Case of hyperpigmentation due to excessive androgen in a child

Archana Thaware, Renu Rathi

PAMJ. 2023; 45:118. Published 07 Jul 2023 | doi:10.11604/pamj.2023.45.118.34986

During infancy and early childhood, low amounts of adrenal androgens are produced, and their secretion steadily rises with age, paralleling the expansion of the zonareticularis. The mechanism(s) through which this zone develops with age and how its secretion is regulated are not completely understood. Plasma concentrations of adrenal androgens rise throughout this process, while cortisol levels stay steady, implying that mechanisms other than corticotropin are at work. The mysterious androgen-stimulating factor could be one of them. The exact cause of premature pubarche is unknown. The early maturation of the zonareticularis, which leads to a rise in adrenal androgens to levels seen in early infancy, is thought to be the cause. It has also been suggested that an increase in androgen biosynthesis could be owing to the enzyme P450c17 being preferentially hyperphosphorylated due to an autosomal dominant activating mutation in the kinase responsible for the enzyme´s serine/threonine phosphorylation. This is a rare case of hyper-androgen depicted in the figure with a hairy patch of hyperpigmentation.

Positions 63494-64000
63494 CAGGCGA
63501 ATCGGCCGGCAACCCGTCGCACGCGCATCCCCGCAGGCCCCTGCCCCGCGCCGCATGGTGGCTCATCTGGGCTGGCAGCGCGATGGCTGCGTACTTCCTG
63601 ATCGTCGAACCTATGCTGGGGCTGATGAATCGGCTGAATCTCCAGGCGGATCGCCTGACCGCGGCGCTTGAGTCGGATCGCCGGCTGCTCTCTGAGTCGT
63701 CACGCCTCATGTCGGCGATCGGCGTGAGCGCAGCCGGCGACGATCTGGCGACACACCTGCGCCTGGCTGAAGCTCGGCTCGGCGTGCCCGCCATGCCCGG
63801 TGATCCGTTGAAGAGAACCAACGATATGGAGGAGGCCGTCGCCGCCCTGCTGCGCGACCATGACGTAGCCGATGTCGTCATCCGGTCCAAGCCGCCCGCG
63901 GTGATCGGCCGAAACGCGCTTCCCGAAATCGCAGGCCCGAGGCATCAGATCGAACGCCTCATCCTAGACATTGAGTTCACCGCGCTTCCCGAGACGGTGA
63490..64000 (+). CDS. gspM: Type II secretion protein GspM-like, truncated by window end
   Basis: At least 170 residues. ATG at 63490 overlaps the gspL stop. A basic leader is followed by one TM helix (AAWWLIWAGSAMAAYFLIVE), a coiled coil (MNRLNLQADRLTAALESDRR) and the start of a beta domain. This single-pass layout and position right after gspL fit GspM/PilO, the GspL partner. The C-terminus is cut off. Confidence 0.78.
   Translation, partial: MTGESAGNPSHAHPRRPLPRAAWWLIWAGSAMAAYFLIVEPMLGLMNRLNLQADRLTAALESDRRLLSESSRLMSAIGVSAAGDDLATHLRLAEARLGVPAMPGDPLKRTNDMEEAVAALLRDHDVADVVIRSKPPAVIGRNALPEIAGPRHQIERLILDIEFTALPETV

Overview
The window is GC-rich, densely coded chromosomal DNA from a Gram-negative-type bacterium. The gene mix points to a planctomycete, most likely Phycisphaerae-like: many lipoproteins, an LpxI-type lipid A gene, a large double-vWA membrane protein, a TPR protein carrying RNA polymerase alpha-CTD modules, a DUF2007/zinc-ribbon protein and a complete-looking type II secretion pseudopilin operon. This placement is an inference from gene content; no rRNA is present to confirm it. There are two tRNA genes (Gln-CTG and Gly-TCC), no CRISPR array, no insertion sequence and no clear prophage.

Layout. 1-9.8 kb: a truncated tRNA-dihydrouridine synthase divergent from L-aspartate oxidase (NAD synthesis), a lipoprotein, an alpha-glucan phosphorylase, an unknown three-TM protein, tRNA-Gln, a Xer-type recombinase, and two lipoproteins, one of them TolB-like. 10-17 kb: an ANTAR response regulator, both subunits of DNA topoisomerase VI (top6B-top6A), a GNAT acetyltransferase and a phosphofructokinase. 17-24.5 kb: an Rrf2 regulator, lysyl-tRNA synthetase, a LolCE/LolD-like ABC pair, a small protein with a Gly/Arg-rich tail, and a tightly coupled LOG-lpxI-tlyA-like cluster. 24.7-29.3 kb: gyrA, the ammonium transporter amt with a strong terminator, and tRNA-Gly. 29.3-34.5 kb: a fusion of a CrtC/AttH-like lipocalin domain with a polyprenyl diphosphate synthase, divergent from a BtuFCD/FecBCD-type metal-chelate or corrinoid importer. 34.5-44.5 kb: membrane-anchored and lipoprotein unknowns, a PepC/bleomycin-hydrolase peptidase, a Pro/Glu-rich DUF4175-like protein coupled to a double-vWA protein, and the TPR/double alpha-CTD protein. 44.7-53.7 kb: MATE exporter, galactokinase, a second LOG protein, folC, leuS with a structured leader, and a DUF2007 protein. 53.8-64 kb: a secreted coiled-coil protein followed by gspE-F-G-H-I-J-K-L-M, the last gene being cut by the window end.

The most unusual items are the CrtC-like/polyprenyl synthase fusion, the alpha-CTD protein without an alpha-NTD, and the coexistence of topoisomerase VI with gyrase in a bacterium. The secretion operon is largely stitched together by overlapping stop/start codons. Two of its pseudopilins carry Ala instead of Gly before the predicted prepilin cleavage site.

Corresponding author
Renu Rathi, Department of Kaumarbhritya, Mahatma Gandhi Ayurved College Hospital and Research Centre, Datta Meghe Institute of Medical Sciences, Sawangi, Wardha, Maharashtra, India (

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